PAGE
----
Soda Taxes & the Role of Government


  • Have students review real-world economic example of government intervention
  • Link elasticities with taxes to determine welfare effects
  • Make the lecture memorable to increase retention

Relevant Clips:


Recent public policy has focused on the health effects of consuming refined sugar and local authorities across the country (Berkeley, CA and Philadelphia, PA were the first two major cities) have decided to impose taxes on sugary beverages. One of the main concerns of this new tax was the regressive nature of the tax because low income consumers were more likely to purchase sugary beverages. Other issues involved which beverages would be taxed (since many juices weren’t, but still contain lots of sugar) and how to prevent consumers from shopping in an uncovered market.

Ghosh and Hall (2018) provide a short article on the Political Economy of Soda Taxation.


The first discussion around the topic should be based on the tradeoff between the efficiency and equity surrounding this form of taxation. If governments should be concerned about health concerns of its citizens, then attempting to restrict their intake of sugary beverages is one place to begin. A counter-argument would be that citizens have the right to consume items they would like and that governments shouldn’t be involved in such areas of personal life.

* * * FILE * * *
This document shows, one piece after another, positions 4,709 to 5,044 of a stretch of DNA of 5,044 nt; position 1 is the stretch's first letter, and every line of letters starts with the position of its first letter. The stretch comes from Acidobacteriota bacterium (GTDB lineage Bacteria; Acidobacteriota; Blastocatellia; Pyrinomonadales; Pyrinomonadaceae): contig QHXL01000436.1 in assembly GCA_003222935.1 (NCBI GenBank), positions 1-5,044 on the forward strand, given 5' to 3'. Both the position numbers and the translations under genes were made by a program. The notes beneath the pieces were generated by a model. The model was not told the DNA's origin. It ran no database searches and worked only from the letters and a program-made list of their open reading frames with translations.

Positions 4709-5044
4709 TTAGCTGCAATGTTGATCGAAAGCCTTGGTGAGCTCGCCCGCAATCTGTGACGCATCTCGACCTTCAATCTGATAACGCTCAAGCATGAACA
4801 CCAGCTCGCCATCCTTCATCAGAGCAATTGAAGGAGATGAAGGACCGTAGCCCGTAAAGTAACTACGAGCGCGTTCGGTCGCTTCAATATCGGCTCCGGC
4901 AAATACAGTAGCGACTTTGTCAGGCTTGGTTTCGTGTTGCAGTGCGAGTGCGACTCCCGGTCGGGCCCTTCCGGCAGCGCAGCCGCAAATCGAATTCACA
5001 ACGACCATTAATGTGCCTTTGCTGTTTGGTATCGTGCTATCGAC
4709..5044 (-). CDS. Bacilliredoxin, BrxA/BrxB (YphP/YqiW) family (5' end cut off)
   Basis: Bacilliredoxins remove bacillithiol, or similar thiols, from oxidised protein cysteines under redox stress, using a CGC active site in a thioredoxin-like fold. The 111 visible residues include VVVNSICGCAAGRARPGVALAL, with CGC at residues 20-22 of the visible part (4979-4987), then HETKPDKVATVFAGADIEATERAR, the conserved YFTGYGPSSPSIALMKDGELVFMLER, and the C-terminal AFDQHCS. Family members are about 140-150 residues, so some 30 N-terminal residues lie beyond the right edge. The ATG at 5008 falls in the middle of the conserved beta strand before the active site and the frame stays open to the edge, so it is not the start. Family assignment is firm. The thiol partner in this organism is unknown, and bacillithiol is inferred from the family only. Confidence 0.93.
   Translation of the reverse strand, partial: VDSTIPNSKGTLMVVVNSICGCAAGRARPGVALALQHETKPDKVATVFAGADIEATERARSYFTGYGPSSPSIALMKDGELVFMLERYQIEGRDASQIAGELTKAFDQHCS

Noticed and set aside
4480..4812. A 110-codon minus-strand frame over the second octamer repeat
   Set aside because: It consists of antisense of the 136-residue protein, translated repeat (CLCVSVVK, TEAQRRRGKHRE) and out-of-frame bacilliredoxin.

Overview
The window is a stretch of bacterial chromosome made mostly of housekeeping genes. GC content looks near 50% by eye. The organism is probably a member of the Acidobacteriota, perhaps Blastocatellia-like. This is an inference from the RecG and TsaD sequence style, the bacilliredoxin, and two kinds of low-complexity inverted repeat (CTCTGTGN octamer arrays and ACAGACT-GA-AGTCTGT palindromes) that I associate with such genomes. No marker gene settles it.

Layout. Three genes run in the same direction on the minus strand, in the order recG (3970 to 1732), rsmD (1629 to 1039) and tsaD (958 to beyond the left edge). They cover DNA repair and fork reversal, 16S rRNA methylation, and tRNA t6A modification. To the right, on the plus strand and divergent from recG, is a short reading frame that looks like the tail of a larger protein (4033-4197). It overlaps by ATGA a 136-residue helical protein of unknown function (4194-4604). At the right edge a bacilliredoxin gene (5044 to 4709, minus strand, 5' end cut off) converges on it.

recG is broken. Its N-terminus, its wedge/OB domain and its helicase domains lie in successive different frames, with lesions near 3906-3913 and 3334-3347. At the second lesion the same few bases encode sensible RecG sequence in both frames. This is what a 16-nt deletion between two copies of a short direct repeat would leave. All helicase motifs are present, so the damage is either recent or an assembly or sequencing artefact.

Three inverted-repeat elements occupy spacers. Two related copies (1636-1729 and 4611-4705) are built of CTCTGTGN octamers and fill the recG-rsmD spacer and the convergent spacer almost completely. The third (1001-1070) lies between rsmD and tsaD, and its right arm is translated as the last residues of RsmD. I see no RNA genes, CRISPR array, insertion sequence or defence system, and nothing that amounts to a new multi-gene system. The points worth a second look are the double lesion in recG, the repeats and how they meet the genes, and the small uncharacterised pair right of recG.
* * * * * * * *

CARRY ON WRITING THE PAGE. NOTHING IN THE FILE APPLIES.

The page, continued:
A follow-up discussion revolves around the elasticity of demand for sugary beverages. If consumers are very price inelastic to their beverages, taxes won’t have a large impact on the quantity of soda consumed, but it will result in a lower amount of deadweight loss and higher tax revenue for the government relative to a more elastic curve. A team of researchers looking at price changes for soda in Mexico found that the elasticity of soft drinks was 1.16, implying that a 10% increase in the price of sodas would decrease the quantity consumed by about 11.6%. The effects were larger for poor families (hinting again at the regressive nature of the taxes) or families living in more remote areas.

A final discussion can revolve around the role of government in society. While there are sectors that benefit from government intervention, like pollution management or public defense, should the government be so deeply involved in public health issues that are self-induced? While public outbreaks are of importance to society as a whole, should self-induced diseases be so heavily regulated by the government?